Written and Directed by Terrence Malick
Watching Terrence Malick’s latest film, Knight of Cups, is like being trapped inside of someone else’s narcissism. You keep waiting for the arresting visuals and luxurious landscapes to yield something genuinely meaningful, but it never happens. In fact, it’s a credit to Malick’s considerable skill as a visual auteur that Knight of Cups is even tolerable. This is repetitive, heavy-handed, “First World” navel-gazing at its most self-indulgent. But my god is it beautiful!
Rick (Christian Bale) is a successful Hollywood screenwriter. Like any self-respecting writer, he tries to avoid writing whenever possible. He gallivants around Los Angeles with beautiful girls, lives in a posh apartment with designer (i.e. functionless and ugly) furniture, and seems to have an unlimited supply of cash and cars. Mainly, he just wanders around aimlessly between his aimless relationships, thinking about how miserable all of the money and sex is making him. It’s hard to care about the existential crisis of a man with whom you’d gladly trade places.
We’re treated to a cavalcade of beauties, including Rick’s ex-wife (Cate Blanchett), a married lover (Natalie Portman), a couple of free-spirited bimbos (Imogen Poots and Teresa Palmer), and Antonio Banderas. All the while, Rick is haunted by the voice of his dead father (Brian Dennehy) urging him to find meaning in his life. Like any good simpleton, Rick assumes this meaning can be found at pseudo-spiritual locales, such as the beach or the desert. He likes to stare at airplanes and police helicopters passing overhead, perhaps wishing he could fly away from this tortured existence. Or maybe he just likes staring at shiny things.
Malick clumsily attempts to frame his story using the parable of a young prince sent by his father to find a precious pearl (Get it? The prince is Rick and the pearl is meaning… or something). The prince loses his way and falls into a deep sleep. It’s unclear if this prince routinely awoke next to strippers, but otherwise, he and Rick are practically soulmates. Malick also uses the tarot to ladle on more pseudo-mysticism and sub-divide his film into chapters. There is the obvious Knight of Cups reference, as well as “The Moon,” “The Hermit,” and “Death.” Surprisingly absent are “The Fool” and “The Boring Douchebag.”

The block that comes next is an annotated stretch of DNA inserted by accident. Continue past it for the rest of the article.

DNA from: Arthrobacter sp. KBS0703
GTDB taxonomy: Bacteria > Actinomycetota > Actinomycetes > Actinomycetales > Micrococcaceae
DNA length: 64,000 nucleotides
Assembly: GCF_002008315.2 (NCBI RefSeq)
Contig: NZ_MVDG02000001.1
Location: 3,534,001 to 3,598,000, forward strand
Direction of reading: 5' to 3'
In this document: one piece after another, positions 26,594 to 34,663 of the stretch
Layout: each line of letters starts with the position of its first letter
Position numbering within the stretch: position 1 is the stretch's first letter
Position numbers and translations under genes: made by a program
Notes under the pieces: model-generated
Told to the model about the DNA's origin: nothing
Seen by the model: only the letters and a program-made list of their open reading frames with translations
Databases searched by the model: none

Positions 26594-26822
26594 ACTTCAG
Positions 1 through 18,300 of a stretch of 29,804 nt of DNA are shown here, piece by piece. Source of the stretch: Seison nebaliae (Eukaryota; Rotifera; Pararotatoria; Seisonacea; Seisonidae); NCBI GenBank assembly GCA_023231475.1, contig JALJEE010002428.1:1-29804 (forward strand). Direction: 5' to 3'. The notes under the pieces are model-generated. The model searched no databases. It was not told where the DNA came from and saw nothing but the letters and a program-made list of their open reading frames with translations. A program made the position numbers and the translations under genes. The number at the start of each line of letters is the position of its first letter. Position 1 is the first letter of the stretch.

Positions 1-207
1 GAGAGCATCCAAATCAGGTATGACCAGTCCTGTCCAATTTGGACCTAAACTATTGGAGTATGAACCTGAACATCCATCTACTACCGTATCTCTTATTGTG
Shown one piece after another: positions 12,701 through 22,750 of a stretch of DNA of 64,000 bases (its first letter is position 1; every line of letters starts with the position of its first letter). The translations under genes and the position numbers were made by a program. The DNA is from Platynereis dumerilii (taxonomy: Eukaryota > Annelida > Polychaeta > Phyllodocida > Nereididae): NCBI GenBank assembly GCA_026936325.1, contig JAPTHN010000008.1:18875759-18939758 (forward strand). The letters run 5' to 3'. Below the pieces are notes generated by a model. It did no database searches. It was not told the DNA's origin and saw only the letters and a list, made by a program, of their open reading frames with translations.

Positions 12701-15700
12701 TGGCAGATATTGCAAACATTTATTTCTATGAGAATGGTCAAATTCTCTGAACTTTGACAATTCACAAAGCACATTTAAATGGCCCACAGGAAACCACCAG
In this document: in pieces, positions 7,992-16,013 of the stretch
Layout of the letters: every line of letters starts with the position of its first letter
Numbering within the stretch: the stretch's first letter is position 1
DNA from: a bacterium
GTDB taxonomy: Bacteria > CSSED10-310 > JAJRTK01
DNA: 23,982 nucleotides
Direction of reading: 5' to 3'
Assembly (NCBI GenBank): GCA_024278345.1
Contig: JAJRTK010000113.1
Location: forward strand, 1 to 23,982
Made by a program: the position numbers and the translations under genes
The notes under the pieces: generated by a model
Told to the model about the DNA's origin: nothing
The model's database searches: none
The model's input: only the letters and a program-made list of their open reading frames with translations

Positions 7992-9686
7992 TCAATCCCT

Malick has clearly grown bored with traditional narrative. Instead, he floods the screen with stream-of-consciousness visuals to tell his non-linear story. He then adds some overpowering narration in an attempt to explain all the vacant stares and pointless wandering. Young writers and directors are encouraged to, “Show instead of tell.” Malick both shows and tells us everything. The result is an admittedly beautiful film that belabors every obvious theme to the point of self-parody.
If people really talked like they do in Knight of Cups, our species would have perished eons ago from boredom and self-harming. “You don’t want love… you want a love experience,” some random woman tells Rick as he stares at something shiny. Another character of no consequence advises that, “The world is like a swamp… you have to fly over it.” It almost seems poignant when Cate Blanchett laments, “You wanted me to help you through the dangers of a young man’s life,” but that’s only because Blanchett could make Pig Latin ooze with gravitas. This is the type of movie where every baffling question is answered with another idiotic question. You keep waiting for these self-absorbed cretins to stumble absentmindedly into traffic. Alas, there is no catharsis for anyone here.
What Malick gets right, of course, is the magnificent visual and auditory landscape. The photographic juxtaposition within each scene is immaculate, with Malick and his cinematographer, Emmanuel Lubezki, keeping either their characters or their camera in constant motion. When things occasionally stop, it provides a welcome invitation to absorb every juicy detail that surrounds you. Likewise, the sound design by Joel Dougherty is like a waking dream, with disembodied voices mingling on the periphery and invisible jets throbbing overhead. It’s a truly immersive experience, which makes the inane story all the more frustrating.
Of course, there is an audience for films like Knight of Cups. It’s filled with visual wonders and countless images that will linger in your mind. It’s also bereft of any discernible emotion or soul; a technical showcase of opulence and emptiness. To paraphrase one of its own characters, “Knight of Cups isn’t for people who want a film… but a film experience.”